AN INCREASE in the number of grey squirrels is expected to give landowners a costly headache this spring, after a mild winter left local populations in rude health.
Thriving numbers of the non-native species are considered a major pest, with the damage caused to trees, parks and gardens amounting to a multi-million pound drain on the economy. They also predate on woodland birds.
The Forestry Commission said grey squirrels are thought to cause up to £10 million of damage a year to broadleaved and coniferous woodlands, while The European Squirrel Directive believes the total cost to the UK economy is approximately £14m.
Graham Taylor, specialist woodland manager at forestry consultancy Pryor & Rickett Silviculture, said: “The squirrel population is likely to be amongst the highest we have seen for some time. Last year’s excellent mast season, particularly amongst beech, hornbeam, chestnut, small-leaved lime and many conifer species has allowed grey squirrel populations to respond to this increased food availability, with late broods and high survival rates leading to increased populations and higher control levels being necessary.”
Ian Court, wildlife conservation officer for Yorkshire Dales National Park Authority (YDNPA), said the Park was managing the Dales woodlands carefully to protect the red squirrels that are known to populate the north western area of the National Park.
Mr Court explained: “Non-native grey squirrels out-compete the native red squirrel and also carry the squirrelpox virus which, if passed on to reds, can prove fatal and decimate the population.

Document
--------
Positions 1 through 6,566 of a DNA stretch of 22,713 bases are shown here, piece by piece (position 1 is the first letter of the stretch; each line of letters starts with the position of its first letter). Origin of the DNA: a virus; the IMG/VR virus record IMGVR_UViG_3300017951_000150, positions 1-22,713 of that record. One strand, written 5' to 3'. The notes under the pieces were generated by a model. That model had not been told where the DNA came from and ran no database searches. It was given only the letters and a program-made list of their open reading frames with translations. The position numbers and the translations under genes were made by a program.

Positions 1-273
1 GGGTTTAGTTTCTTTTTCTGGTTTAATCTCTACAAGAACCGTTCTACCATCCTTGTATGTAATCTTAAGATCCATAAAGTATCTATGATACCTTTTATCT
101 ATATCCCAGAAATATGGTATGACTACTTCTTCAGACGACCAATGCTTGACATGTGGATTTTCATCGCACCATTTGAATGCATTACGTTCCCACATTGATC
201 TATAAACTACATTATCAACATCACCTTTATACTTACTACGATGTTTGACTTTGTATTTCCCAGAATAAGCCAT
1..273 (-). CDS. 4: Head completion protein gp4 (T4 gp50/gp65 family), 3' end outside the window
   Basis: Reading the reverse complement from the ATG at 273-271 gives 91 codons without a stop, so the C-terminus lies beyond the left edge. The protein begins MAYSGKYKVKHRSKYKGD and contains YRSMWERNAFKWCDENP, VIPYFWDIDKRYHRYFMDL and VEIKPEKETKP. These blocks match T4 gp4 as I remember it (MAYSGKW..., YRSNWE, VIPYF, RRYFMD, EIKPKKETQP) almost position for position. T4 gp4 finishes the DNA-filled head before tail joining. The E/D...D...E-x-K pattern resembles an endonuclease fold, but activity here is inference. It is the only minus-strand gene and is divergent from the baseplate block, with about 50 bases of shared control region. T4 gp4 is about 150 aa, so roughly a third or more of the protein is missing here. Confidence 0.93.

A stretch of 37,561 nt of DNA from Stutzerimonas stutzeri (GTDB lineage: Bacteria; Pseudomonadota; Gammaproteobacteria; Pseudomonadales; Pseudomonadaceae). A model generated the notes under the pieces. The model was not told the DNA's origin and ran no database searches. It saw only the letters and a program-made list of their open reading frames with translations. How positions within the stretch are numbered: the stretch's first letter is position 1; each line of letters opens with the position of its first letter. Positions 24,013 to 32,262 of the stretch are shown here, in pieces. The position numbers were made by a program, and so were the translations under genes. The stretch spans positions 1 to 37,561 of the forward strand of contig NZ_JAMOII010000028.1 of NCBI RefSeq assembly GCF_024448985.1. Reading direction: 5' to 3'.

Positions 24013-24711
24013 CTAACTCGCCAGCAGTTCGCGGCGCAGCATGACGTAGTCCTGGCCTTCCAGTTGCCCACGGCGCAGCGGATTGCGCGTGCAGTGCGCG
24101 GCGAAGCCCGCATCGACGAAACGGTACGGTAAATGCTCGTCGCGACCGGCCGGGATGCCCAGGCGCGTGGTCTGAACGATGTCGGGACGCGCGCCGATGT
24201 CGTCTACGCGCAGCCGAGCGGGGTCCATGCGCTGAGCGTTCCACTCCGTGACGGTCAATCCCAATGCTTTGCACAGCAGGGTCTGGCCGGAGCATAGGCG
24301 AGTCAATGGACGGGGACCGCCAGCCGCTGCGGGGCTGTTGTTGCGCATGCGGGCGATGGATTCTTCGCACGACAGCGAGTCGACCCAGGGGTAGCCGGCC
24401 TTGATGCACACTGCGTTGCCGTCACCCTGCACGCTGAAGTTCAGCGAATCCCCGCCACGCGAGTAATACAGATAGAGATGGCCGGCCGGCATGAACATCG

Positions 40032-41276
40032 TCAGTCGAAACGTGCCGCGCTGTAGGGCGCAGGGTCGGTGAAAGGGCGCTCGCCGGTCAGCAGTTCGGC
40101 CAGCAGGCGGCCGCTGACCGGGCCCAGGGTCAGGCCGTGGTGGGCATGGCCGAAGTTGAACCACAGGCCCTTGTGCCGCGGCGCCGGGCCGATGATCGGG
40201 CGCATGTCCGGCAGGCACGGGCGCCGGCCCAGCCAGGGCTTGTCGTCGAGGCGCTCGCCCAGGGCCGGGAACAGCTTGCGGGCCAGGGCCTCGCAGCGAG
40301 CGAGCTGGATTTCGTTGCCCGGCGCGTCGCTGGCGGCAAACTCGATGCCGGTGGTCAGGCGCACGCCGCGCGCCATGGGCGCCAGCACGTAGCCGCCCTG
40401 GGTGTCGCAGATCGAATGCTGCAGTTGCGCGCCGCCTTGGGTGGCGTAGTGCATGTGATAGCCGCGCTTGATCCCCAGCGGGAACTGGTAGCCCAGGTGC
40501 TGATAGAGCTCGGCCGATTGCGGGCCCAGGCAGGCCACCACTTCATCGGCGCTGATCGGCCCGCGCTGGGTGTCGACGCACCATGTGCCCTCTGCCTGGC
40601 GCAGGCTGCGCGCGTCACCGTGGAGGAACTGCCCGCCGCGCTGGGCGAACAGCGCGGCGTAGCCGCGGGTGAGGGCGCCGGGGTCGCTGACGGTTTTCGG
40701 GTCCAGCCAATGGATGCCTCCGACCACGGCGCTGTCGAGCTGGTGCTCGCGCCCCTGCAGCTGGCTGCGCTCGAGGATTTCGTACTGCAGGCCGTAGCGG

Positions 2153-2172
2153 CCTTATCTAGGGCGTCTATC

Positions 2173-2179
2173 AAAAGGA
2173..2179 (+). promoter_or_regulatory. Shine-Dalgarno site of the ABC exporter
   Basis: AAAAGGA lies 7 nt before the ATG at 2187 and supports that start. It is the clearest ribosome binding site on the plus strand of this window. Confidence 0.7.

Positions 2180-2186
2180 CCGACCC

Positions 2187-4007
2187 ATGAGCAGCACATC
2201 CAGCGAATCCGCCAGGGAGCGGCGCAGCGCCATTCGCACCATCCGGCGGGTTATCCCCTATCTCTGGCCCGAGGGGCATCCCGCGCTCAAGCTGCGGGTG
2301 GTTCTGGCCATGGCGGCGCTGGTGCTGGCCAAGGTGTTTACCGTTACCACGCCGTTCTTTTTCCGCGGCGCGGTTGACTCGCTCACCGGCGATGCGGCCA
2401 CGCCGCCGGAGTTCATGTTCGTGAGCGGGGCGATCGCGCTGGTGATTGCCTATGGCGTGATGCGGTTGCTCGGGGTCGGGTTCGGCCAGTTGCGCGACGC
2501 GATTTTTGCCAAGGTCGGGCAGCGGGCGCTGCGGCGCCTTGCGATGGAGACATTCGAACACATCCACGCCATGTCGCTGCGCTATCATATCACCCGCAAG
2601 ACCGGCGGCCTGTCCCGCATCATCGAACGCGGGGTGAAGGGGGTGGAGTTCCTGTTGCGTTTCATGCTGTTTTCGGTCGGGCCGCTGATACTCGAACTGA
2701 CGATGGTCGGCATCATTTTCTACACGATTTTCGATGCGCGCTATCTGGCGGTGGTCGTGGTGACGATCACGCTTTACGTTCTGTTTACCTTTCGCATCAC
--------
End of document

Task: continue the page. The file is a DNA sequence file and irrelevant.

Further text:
“The YDNPA is working with landowners, forest managers and other organisations to implement appropriate woodland management where reds are present, and to help co-ordinate control of greys where they pose a threat to red squirrel populations.”
An action plan was published by the Forestry Commission at the start of the year to help combat the rising threat posed by greys.
Chris Sorensen, England incentives manager at the Forestry Commission, said: “There needs to be more long term and collaborative action to reduce the threats and impacts from grey squirrels - both on the native reds and from preventing woodland from being healthy, resilient and productive.
“Grey squirrel populations have remained so high that they continue to threaten the survival of the native red squirrel - red squirrels are confined in England to just a small number of areas.”
An EU ban on the use of warfarin - a drug which can currently be used as pre-baited corn to cull grey squirrels in the UK - as a plant protection measure in September, means the Forestry Commission is advising landowners to either shoot or trap greys. If reds are present the landowner must only live-trap squirrels and dispatch of them humanely.
The Country Land and Business Association (CLA) says the warfarin ban is a problem.
Dorothy Fairburn, regional director for the CLA in Yorkshire, said: “The Forestry Commission’s action plan is hampered by the failure to reverse the decision to ban the use of Warfarin which is by far the most effective tool in controlling grey squirrels. We will continue to press for its reintroduction.”
The Forestry Commission said the manufacturer of Warfarin had not applied to renew its now-expired licence for the product.
New funds to manage woodlands
Grey squirrel control options will exist in the new Countryside Stewardship grants scheme as part of the new Common Agricultural Policy.
Further details of the new scheme will be available in the summer but the Forestry Commissions has confirmed that a new five-year ‘Woodland Improvement Multi-Annual option’ will include grey squirrel control.
Landowners will be paid £100 per hectare per year for five years for controlling grey squirrel populations at woodland sites that the Forestry Commission agrees are in need of improvement.